Appendix:Indian surnames (Deshastha Brahmin)

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Deshastha Brahmins are the largest Brahmin subcaste from Maharashtra and northern Karnataka in India. Common Deshastha surnames such as Deshmukh, Kulkarni, Deshpande, and Joshi denote the families' ancestral professions.[1] For example, Kulkarni means "village scribe" (later "district accountant") and Joshi means "Vedic astrologer".

A large number of Deshastha surnames are also derived by adding the suffix -kar to the village from which the family originally hails from.[2] For example, Dahivelkar hails from the town of Dahivel, Bidkar hails from the town of Beed, Dharwadkar hails from the town of Dharwad, and the Marathi poet V. V. Shirwadkar (colloquially known as Kusumagraj) hails from the town of Shirwad.

Some surnames describe personal characteristics, such as Buddhisagar meaning "ocean of intellect,"[3] Dharmadhikari meaning "one who is fit for religious duty,"[4] , Vyavahare meaning "learned or prosperous" and Dharmik meaning "very religious".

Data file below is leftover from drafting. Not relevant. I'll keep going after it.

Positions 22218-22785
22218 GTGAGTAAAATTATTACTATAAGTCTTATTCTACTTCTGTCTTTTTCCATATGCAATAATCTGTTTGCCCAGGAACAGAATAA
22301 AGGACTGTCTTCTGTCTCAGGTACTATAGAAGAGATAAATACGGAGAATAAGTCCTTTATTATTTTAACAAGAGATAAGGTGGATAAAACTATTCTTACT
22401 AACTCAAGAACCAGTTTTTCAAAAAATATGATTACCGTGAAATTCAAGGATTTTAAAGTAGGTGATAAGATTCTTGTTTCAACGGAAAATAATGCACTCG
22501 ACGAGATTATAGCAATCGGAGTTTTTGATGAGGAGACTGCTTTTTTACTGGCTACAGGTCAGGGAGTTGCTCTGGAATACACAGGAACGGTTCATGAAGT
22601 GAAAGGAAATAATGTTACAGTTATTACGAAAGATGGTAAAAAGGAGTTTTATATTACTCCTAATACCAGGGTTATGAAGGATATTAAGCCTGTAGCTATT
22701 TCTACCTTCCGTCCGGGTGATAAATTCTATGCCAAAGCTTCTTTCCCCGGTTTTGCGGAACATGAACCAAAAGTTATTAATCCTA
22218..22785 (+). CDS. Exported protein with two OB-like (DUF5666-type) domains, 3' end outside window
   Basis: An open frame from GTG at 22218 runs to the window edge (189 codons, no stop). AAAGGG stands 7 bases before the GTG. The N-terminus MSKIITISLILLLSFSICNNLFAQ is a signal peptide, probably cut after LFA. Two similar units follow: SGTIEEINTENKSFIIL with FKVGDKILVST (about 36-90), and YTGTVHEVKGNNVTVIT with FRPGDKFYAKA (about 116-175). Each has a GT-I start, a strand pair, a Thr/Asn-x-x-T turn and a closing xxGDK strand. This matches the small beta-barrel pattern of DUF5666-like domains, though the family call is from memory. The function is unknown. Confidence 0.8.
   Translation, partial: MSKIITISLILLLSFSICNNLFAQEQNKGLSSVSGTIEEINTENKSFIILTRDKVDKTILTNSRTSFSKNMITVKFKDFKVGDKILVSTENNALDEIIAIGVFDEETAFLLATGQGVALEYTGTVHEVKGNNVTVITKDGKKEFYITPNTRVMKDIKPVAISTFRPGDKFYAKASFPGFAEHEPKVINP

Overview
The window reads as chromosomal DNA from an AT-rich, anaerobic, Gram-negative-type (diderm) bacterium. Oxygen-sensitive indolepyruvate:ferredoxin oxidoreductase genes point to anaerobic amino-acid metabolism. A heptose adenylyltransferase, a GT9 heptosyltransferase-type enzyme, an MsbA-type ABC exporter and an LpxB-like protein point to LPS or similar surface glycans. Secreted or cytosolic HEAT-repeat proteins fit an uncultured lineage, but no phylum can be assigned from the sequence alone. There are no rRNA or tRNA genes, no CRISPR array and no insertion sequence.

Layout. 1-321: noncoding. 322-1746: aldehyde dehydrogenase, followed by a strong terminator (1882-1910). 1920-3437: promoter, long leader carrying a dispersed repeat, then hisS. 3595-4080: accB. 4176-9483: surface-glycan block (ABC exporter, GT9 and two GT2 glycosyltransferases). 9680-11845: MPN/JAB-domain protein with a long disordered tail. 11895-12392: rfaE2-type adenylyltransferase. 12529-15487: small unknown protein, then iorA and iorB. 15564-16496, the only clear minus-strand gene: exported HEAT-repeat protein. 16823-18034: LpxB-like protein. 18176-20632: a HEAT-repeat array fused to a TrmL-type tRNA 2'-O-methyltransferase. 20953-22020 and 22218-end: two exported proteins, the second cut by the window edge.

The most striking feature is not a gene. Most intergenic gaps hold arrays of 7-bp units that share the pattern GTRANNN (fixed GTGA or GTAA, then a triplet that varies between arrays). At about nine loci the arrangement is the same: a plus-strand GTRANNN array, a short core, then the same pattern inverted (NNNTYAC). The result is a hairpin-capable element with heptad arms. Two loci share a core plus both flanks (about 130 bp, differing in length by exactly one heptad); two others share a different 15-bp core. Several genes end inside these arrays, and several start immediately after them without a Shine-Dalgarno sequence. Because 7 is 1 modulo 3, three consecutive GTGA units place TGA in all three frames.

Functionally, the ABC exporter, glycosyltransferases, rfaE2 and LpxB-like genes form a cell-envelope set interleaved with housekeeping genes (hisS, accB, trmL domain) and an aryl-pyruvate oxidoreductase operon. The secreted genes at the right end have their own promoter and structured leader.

As listed on the table below, Deshastha Brahmins are subdivided into Rigvedi and Yajurvedi subsects. They are also subdivided into lineages based on their descent from the original seven Vedic rishis (Saptarishi): Atri, Angiras (forefather of Bharadwaj), Bhrigu (forefather of Bhargava and Jamadagni), Gautama, Vasistha, Visvamitra (forefather of Kaushik), Agastya or Kasyapa (there is conflicting interpretations between the Brahmanas), and Upanishads with respect to Agastya's and Kasyapa's inclusion in the original rishi). Finally, each Deshastha Brahmin family worships a particular family deity that originally hails from a particular town or village.

Table of Surnames[edit]

Note: these are not exclusive surnames, as persons from other communities/castes may also bear some of the surnames below.

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  1. ^ Karve, Irawati Karmarkar (1968) Maharashtra, land and its people (Gazetteer of India, Volume 60 of Maharashtra State gazetteers: General series, Maharashtra (India)), Directorate of Govt. Printing, Stationery and Publications, Maharashtra State, page 161
  2. ^ Chopra, Pran Nath (1982) Religions and Communities of India, Vision Books, page 54
  3. ^ Naik, Gregory (2000) Understanding Our Fellow Pilgrims, Gujarat Sahitya Prakash, ISBN 9788187886105, page 66
  4. ^ http://vedabase.net/a/adhikari